The introspective humdrum life of an eccentric hexagenarian.

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," organized bicycle rides for families, senior citizens, and anyone interested in getting back into biking; and "Cloister Voices," the collected thoughts of modern and ancient hermits, eccentrics, solitaires, wanderers, mystics, and others who inhabit the monastery within.

Friday, December 14, 2007

Trucker's Radar

Just a few miles from my home, at any time of the day or night, you can find decent food, good company, and share a slice of life with a wide variety of people at The Iron Skillet Truck Stop. In one of his incarnations, my father was a trucker in the 1950's before his health began to fail.

The roaming spirit of trucking never left him and when the urge to wander overtook him, we'd sneak away (just the two of us) in the tank-sized Chrysler and drive to the nearest truck stop. He'd order me a bowl of vegetable soup, poppy-seed rolls and a cup of hot chocolate and without exchanging a word, just coded nods, sooner or later a trucker would sit down at our booth and ask my father, "How long since you hauled a rig?"

I'd be long asleep beside him in the booth under his tan workmen's jacket he wore summer and winter before the two trucker's had traded all their stories of blizzards and runaway trucks barreling down a narrow road in the Poconos. After all these years, I still wander into truck stops and order vegetable soup, poppy-seed rolls and hot chocolate. It never tastes quite a good as I remember but somehow, perhaps by osmosis, I learned to speak the coded trucker language with a nod or a smile, and sooner or later a trucker would pause at my booth, motion to the book I was reading, and politely inquire, "Good book? I'm always looking for something new to read."

The best books I've ever read have been recommended by truckers from "The Crack in the Cosmic Egg," to "The Grapes of Wrath," down to my most recent find of "An Hour Before Daylight." And I ponder with great amusement the mental image of a trucker taking a break in some Midwest truck stop and pulling out my recommendations over the years of "Our Bodies, Our Selves," "Wake up, Stupid," and "Rabbit Hill."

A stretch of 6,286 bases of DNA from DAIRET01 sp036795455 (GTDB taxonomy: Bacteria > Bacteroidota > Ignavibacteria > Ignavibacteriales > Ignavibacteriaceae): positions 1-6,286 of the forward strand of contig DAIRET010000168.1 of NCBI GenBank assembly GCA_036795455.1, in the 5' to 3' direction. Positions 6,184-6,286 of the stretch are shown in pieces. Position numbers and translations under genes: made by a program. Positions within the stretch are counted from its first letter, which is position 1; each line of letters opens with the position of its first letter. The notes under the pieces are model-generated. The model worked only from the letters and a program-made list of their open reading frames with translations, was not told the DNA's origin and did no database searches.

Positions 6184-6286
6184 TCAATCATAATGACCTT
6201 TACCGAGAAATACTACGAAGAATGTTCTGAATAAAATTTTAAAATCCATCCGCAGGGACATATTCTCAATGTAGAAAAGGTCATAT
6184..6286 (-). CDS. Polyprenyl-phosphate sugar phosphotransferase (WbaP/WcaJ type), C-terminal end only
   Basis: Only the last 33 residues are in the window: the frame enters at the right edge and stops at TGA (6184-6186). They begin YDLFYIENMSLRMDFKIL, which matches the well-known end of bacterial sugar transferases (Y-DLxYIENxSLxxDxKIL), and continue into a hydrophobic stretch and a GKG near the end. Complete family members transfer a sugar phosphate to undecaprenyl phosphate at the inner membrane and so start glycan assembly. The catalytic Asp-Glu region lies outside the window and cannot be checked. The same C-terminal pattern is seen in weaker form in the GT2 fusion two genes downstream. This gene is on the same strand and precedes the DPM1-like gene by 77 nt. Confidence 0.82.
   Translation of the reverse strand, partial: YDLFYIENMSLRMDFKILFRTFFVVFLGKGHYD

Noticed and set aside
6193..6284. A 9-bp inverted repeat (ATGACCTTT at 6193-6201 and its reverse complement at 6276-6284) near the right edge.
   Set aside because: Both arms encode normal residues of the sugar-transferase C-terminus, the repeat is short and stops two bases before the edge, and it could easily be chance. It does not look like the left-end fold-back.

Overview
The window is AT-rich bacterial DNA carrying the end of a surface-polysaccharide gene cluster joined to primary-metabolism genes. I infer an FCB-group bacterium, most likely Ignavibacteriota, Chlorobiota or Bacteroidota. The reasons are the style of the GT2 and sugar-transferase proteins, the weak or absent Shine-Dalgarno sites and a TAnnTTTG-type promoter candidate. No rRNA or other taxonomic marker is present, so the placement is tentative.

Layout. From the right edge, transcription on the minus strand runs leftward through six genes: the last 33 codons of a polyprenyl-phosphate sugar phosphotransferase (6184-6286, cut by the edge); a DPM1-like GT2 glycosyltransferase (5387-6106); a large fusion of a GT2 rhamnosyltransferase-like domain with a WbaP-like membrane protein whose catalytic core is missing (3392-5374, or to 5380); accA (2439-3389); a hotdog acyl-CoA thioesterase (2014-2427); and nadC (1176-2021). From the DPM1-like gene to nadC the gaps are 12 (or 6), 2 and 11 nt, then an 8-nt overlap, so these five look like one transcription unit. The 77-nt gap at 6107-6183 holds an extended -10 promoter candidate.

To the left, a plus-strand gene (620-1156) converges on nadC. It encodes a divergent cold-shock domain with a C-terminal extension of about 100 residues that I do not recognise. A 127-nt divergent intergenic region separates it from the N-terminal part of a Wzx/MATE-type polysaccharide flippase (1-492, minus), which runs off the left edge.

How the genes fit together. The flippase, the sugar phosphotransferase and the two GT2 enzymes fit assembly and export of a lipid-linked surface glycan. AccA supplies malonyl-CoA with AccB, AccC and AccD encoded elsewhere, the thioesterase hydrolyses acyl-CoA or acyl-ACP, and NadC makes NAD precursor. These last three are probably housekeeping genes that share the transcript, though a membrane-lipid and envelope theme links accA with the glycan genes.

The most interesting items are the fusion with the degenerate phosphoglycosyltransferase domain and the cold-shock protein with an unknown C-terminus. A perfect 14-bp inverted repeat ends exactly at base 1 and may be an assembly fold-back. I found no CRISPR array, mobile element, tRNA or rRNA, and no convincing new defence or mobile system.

Too sick to cook for the past few days, and tired of microwaving scrambled eggs, I drag myself out of bed and head for The Iron Skillet Truck Stop where I tell the beefy-forearmed waitress to line up six glasses of tomato juice with a grapefruit chaser and then follow that with steak and eggs. Within minutes, the truckers assess the situation and one or two wander by with advice for those suffering from a cold.

With so many trucking companies now requiring urine drug testing, most truckers have steered away from over the counter pharmaceuticals that can give a false positive for opiates or amphetamines, they've ventured into anahcronistic herbal treatments that hearken back to the days of Vick's Vaporub, flannel shirts hosed down with camphorated oil, and my favorite, an electric blanket that plugs into your cigarette lighter to "stave off the chattering teeth of chills on those days when you gotta drive, gotta make up time, gotta keep going down the road."

With my newly-purchased electric blanket trailing its cord, a pint-sized cobalt blue jar of Vick's Vaporub, a "guaranteed not to spill - no matter what!" quart-sized insulated Mack Truck coffee mug filled with honey-horehound tea (made by Ralph from dissolving Ricola herbal cough drops in boiling water), I leave The Iron Skillet Truck Stop feeling a great deal better.

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